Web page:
Moderate-to-vigorous physical activity and sedentary behavior in children with and without developmental coordination disorder: Associations with fundamental movement skills
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There is a pandemic of physical inactivity in children. Compared to children with typical development (TD), those with developmental coordination disorder (DCD) are less physically active. Mastery of movement skills such as fundamental movement skills (FMS) are potential correlates of physical activity.

To examine the associations of FMS with moderate-to-vigorous physical activity (MVPA) and sedentary behavior (SB) in children with DCD and TD.

Methods and procedures
This cross-sectional study included 172 children with DCD (n = 73; boys = 49) or TD (n = 99; boys = 48) aged 6–10 years. Five components of FMS (running, jumping, throwing, catching, kicking) were assessed using process- and product- oriented approaches using the Test of Gross Motor Development-second edition. The time spent in MVPA and SB was measured using accelerometers.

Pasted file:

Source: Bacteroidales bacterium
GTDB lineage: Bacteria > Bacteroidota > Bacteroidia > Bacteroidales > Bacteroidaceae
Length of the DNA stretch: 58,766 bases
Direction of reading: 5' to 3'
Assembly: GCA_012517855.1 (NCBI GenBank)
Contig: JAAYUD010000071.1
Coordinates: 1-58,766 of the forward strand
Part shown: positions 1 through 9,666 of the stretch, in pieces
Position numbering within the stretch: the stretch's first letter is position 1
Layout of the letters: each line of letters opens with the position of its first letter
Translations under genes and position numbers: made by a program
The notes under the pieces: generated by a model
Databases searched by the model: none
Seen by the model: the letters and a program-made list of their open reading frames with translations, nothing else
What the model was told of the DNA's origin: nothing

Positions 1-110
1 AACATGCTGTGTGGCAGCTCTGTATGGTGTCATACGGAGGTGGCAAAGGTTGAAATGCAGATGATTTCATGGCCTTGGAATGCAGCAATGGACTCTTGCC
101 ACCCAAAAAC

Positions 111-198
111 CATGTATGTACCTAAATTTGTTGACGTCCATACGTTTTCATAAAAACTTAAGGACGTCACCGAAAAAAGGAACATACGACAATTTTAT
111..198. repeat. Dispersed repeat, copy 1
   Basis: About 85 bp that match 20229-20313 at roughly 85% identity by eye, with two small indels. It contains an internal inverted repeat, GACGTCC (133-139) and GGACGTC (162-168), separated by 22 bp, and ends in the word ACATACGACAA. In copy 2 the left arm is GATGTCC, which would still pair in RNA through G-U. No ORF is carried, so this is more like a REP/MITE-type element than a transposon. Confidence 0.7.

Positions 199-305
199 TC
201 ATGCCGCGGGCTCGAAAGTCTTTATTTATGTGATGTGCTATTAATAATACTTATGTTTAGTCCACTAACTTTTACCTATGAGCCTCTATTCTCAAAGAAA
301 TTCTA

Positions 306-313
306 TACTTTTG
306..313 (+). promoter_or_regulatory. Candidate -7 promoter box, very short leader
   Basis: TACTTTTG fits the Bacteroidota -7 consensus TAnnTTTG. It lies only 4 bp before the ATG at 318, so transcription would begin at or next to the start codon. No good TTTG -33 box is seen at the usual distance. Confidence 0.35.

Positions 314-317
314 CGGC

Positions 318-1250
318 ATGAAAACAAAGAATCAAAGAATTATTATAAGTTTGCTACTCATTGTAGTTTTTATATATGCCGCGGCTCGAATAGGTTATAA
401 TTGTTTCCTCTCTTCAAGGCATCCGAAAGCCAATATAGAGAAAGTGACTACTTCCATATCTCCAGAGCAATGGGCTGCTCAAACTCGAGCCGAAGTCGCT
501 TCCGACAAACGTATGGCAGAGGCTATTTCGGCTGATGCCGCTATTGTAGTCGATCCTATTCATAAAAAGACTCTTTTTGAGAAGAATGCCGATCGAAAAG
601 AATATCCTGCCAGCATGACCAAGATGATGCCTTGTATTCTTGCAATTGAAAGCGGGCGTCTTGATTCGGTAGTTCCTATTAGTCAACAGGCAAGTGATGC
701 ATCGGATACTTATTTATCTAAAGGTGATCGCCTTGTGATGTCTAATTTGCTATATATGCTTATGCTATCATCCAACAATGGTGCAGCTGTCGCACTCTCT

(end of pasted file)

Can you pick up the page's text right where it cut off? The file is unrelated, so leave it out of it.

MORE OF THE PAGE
Outcomes and results
Children with DCD had significantly poorer performance in FMS proficiency in terms of specific movement patterns (jumping and catching) and outcomes (running, jumping, catching, and kicking) when compared to children with TD. MVPA and SB were significantly associated with certain process-oriented FMS assessments in children, which was moderated by motor coordination status and sex. Movement patterns of catching (odds ratio = 1.686, p < .05) was a significant predictor of children’s attainment of the MVPA guideline.

Conclusions and implications
It is important to develop FMS patterns and ball skills in early childhood, particularly for children with DCD, to combat physical inactivity and its related health problems.
Acceptance Date17/08/2021
All Author(s) ListJane Jie Yu, Catherine M.Capio, Bruce Abernethy, Cindy Hui Ping Sit
Journal nameResearch in Developmental Disabilities
Volume Number118
Article number104070
LanguagesEnglish-United Kingdom

Last updated on 2024-09-04 at 00:29